As a new sales representative for Madmel Enterprises, you take a long time customer out to dinner and drinks. Before dinner is over, but after sharing a couple of rounds of top-shelf tequila, you have shaken hands on a deal to sell the customer nearly a one and a half-million dollars worth of industrial equipment. Madmel Enterprises is the only supplier of this industrial equipment. You have orally agreed on the essential terms of the deal such as price, quantity, delivery, etc. In writing up the formal contract the next morning, you discover that you miscalculated the equipment’s price. Your error could cost Madmel Enterprises $120,000.
You telephoned your customer to explain the situation. The customer insists we have a deal and if you do not go through with the deal, the customer will sue Madmel Enterprises for specific performance and other damages. The customer says that without the industrial equipment the company’s operations will be severely impacted and it will cost thousands of dollars a day in lost profits.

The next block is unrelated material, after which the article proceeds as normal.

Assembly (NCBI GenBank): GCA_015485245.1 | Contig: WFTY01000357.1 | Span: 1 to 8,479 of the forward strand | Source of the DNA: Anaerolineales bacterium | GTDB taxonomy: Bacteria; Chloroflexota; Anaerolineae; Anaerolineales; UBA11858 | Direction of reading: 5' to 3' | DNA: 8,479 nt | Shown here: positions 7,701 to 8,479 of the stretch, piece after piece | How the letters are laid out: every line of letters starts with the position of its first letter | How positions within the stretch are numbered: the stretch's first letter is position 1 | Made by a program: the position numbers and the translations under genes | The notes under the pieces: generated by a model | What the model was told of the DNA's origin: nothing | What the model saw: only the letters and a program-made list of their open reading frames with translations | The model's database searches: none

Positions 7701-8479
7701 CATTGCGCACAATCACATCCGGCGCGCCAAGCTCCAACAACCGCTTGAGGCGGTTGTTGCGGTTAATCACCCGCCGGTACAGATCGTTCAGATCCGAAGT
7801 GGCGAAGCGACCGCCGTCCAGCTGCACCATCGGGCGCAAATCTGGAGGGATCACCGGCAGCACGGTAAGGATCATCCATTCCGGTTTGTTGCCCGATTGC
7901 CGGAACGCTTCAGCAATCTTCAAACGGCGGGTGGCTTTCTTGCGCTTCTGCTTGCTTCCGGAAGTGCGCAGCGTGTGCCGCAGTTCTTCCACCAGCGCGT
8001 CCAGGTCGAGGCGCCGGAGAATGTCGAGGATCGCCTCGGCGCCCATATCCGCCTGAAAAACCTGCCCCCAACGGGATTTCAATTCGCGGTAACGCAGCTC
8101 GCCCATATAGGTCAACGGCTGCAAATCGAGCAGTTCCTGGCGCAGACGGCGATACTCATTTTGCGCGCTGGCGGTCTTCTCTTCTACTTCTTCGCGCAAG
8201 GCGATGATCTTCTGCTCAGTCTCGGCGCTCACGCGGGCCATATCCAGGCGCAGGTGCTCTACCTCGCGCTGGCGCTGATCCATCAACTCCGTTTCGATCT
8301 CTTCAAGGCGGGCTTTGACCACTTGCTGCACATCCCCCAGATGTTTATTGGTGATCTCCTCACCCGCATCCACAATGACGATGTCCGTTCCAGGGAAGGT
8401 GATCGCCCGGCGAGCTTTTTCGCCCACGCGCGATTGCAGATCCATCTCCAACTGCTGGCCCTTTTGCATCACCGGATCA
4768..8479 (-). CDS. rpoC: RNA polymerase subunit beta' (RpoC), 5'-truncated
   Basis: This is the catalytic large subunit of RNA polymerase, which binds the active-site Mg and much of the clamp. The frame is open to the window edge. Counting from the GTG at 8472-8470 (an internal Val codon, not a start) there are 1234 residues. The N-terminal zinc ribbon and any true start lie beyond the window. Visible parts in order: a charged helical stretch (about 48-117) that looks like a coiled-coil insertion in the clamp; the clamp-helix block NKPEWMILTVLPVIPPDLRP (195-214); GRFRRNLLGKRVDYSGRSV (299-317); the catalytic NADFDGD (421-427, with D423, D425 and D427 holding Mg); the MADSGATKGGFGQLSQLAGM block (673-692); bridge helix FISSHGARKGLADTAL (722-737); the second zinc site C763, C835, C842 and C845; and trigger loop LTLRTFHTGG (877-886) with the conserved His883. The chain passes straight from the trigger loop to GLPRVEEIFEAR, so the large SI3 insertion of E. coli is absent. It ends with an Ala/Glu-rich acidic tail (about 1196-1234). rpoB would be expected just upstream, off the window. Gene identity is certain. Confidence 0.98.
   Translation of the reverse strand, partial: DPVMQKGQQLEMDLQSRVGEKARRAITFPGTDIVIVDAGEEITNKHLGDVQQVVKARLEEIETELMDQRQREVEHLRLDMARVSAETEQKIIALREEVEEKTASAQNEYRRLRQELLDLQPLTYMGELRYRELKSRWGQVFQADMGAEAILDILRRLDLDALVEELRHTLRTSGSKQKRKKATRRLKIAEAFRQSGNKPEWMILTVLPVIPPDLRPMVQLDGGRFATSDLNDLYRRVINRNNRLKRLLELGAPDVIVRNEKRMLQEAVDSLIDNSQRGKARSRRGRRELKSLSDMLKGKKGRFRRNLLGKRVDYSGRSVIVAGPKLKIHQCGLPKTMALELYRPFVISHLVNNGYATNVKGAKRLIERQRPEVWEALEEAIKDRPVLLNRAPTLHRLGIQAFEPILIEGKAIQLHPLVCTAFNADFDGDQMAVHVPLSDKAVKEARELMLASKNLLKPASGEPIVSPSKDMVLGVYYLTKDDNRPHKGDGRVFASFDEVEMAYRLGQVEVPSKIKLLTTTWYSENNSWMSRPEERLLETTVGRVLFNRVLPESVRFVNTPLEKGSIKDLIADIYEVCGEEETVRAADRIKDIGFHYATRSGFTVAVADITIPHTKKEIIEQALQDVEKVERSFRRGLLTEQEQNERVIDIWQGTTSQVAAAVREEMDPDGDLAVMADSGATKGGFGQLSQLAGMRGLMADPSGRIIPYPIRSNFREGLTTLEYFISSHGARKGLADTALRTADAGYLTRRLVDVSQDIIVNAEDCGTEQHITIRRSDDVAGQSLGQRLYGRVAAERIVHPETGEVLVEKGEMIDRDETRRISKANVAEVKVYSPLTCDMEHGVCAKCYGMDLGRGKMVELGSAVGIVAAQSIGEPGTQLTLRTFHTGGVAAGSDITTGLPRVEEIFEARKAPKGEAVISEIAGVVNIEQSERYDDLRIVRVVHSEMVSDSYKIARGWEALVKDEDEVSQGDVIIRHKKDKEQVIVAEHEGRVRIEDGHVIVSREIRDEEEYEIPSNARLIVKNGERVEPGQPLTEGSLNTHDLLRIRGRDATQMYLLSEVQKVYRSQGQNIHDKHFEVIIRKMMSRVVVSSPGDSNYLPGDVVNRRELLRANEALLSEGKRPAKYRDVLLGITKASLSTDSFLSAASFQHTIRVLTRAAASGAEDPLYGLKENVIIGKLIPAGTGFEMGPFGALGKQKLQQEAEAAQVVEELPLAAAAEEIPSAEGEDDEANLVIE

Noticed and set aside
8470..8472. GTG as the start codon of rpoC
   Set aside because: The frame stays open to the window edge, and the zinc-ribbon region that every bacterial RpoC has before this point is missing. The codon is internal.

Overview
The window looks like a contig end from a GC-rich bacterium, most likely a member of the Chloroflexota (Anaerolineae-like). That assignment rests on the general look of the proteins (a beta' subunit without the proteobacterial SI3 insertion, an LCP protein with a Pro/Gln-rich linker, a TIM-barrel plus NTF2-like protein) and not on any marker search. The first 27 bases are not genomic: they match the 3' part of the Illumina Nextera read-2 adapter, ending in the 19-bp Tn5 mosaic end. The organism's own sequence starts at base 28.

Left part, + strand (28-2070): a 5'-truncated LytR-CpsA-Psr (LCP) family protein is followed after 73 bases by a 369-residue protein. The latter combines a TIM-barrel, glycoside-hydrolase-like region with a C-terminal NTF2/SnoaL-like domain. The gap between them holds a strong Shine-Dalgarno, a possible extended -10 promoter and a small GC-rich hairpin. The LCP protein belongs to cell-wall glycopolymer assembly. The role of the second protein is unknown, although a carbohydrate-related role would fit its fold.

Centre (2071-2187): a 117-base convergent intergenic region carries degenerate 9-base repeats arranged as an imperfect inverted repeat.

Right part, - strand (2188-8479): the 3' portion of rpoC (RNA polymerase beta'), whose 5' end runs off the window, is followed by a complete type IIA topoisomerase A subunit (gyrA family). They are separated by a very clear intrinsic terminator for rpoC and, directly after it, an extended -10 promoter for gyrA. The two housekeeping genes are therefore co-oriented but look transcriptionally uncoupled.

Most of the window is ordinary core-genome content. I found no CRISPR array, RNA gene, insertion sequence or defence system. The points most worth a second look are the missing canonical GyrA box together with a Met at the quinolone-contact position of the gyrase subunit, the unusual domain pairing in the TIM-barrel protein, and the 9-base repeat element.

You go to your boss and explain the situation. Your boss is a novice in contract law and asks you to explain in writing whether the deal is enforceable, what specific contractual issues will likely arise in the dispute and if Madmel can even get specific performance or other damages assuming they were successful in a lawsuit.
Prepare a memo for your boss. (Be sure to discuss the requirements of a valid contract, any possible defenses, validity of customer’s demand for specific performance or other damages, and whether business considerations may warrant going through with the deal even if the deal is not a contract or unenforceable.) Be detailed and use the law explaining and defining key terms from the text on contracts to support your analysis.